Virtually every legend of Chicago blues is represented here. John Lee Hooker, Sleepy John Estes, Willie Dixon, Lightnin’ Hopkins, Sonny Boy Williamson and so many others get covered here. I couldn’t see any information on line anywhere yet about this CD, but it’s an inspired and good set of covers from the masters done right by many of the remaining and new masters and a Swiss harp disciple who put this together. I enjoyed this CD and think anyone who likes Chicago blues classics will, too.

Side One reviewed by Harmonica Joe

Side One
The Mighty Jivesters
Jasco (Self-produced)
Demo 6 tracks/ 22:05

I have just received a very interesting CD to listen to and review. After several times through it I am really impressed with this recording project. The bandleader of the Mighty Jivesters, Jasco, has chosen to send many of copies of the band’s 6 track CD to a whole bunch of blues societies to listen to and enjoy. The disc is called “Side One”. This is fine but after listening to it you wish that it also had a “Side Two”.

The Mighty Jivesters is made up of four fine professional musicians. All of them have been doing music for many years. The leader, Jasco, is the guitarist as well as a songwriter. Andras Csapo, AC, does vocals, plays harmonica and piano plus is also a songwriter. Joining the band on bass is Dave Foret and also Ryan Sapp doing a great job on drums. For more bio info you may check out the bands website.

The lead in track of the CD is “Anybody Will Do”, which is kind of a slick bluesy rock song. Jasco is featured here using the slide guitar in the rhythm guitar part. This is very cool and unique. He also has a very strong lead guitar solo on this track. Right from the start we become aware of A. Caspo’s, AC, harmonica playing ability. This man plays the harp with great feeling, fine tone and depth with an edge to it. AC also has his own vocal style of which is quite likable also. Jasco and AC did a fine job writing this song.

“Sailing On” is one of my favorite tunes of the six on the CD. It is a slow blues based ballet. Jasco really has a smooth guitar solo featured on this track. Here again we have AC doing another very smooth heart felt harmonica solo as well as some awesome piano playing. Ryan Sapp’s fine drumming comes out also clear on this tune. This is some good stuff to listen to.

“AC Boogie” is just that, an instrumental boogie showcasing all of The Mighty Jivesters. AC is pounding away on the boogie-woogie piano while Jasco does the fiery guitar licks. Also there is a fine bass line from Dave Foret and Ryan Sapp whacking away on the drums. AC plays some really tasteful harp adding to the quality of this tune. This track is an ideal platform to show case the whole band.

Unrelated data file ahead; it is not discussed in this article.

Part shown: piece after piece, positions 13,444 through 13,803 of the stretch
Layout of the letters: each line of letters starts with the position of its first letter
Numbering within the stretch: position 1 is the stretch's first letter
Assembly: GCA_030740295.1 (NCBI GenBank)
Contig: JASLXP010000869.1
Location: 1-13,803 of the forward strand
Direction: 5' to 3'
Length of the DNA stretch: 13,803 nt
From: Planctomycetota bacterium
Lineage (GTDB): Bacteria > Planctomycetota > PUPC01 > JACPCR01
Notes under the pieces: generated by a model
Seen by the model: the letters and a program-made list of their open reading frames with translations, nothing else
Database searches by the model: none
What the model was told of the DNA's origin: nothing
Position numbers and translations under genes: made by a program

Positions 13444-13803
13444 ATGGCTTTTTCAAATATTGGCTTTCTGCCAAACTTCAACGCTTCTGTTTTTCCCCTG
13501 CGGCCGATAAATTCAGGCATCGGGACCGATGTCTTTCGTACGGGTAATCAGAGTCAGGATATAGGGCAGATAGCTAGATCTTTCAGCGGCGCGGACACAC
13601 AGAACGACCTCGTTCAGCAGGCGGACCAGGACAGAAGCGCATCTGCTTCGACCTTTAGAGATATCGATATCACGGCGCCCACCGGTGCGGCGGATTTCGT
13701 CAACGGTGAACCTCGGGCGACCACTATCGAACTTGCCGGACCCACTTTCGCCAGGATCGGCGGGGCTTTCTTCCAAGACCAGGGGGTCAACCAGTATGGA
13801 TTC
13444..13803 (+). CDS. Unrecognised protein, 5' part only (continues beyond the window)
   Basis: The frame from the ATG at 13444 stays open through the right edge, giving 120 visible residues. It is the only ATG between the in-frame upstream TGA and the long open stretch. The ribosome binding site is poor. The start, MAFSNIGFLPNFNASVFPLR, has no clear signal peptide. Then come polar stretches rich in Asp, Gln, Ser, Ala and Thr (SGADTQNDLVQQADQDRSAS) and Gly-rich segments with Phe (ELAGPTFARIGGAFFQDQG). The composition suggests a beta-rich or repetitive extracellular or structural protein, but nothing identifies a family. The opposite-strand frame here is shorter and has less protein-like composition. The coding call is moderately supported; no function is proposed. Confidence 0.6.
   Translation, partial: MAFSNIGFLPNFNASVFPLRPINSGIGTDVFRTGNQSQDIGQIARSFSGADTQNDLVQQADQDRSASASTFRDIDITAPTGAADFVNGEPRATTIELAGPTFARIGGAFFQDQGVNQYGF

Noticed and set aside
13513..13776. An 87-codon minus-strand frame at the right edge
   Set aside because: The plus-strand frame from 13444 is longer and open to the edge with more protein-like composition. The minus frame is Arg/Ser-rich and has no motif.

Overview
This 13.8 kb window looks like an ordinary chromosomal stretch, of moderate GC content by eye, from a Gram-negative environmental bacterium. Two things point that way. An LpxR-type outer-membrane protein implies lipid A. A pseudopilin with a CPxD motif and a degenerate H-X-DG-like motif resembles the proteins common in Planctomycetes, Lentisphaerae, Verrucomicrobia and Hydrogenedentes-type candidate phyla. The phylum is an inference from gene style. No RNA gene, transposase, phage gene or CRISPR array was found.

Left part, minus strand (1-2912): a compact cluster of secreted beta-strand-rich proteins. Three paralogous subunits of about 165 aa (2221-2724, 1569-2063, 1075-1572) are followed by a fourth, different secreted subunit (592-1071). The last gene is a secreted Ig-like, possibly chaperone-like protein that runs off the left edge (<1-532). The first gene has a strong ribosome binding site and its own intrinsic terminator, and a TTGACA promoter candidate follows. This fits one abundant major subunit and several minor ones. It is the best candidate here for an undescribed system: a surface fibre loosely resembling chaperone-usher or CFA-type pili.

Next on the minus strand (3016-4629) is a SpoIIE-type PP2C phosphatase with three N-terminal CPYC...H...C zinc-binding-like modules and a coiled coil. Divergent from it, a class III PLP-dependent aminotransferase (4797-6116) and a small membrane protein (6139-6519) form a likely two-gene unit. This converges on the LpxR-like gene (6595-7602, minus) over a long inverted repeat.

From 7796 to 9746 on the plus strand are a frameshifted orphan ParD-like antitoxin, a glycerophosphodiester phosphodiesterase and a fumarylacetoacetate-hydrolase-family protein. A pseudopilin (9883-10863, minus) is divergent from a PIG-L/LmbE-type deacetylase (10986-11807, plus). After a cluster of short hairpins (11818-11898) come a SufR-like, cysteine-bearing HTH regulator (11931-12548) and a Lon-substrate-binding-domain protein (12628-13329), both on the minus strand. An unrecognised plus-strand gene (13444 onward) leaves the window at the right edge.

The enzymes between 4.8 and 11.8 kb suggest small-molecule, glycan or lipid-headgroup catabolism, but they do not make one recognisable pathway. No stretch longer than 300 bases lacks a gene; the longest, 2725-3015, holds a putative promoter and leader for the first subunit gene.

I would like to give my thanks to Jasco and The Mighty Jivesters for sending this CD out to a bunch of blues societies. I also hope that 6 more tunes are added to it and it becomes a full record CD. This CD can be purchased at the bands web site for $6 also.

Miracles and Demons reviewed by David Stine

Miracles and Demons

Eddie Turner
Northern Blues Music
13 tracks/54:24 min.

Northern Blues has been cranking lately! Check out their website. With a focus on the blues, it’s natural that Crossroads ends up in their sights. I don’t assume that every CD coming for the likes of Northern Blues, or even Alligator for that matter, has to be pure blues. But I’m not sure what to make of this CD from Eddie Turner. The packaging I very slick, showing Turner reflected in a chrome metal-bodied guitar. Inside is a foldout of Turner shot successively moving into a squat. So what you say. Well the CD’s packing is emblematic of how I read the disc: slick, overproduced, and enigmatic. After four listens, I still don’t have a sense of who Eddie Turner is or who he is writing to or for. Having been a one time guitarist for Colorado’s Zephyr and then Otis Taylor gives some clue. This CD is layered THICK with metal bodied guitar and LOTS of highly processed electric guitar. Part of me thinks Eddie would like to be Jimi Hendrix. I hear “Belly Button Window” and “Room Full of Mirrors” in his “In The Morning,“ and “Mr. Blues.“ Literally, every song is wrapped in a thick layer of guitars, keys, and percussion. Turner tends to speak and even whisper his lyrics. Can he sing? On some fade outs it appears he is straining in his attempt to sing. He composed all the songs, but like I said, they seem to be mysteries . There are no stories to grab, no characters we’ve encountered before. The songs all seem to be about Eddie’s demons or to a female that’s never developed. Maybe Eddie doesn’t want us engaged in anything but the heavy grooves he lays down. Much like Northern Blues Samuel James, Turner seems to be writing for himself. Maybe I went to sleep and blues isn’t universal anymore.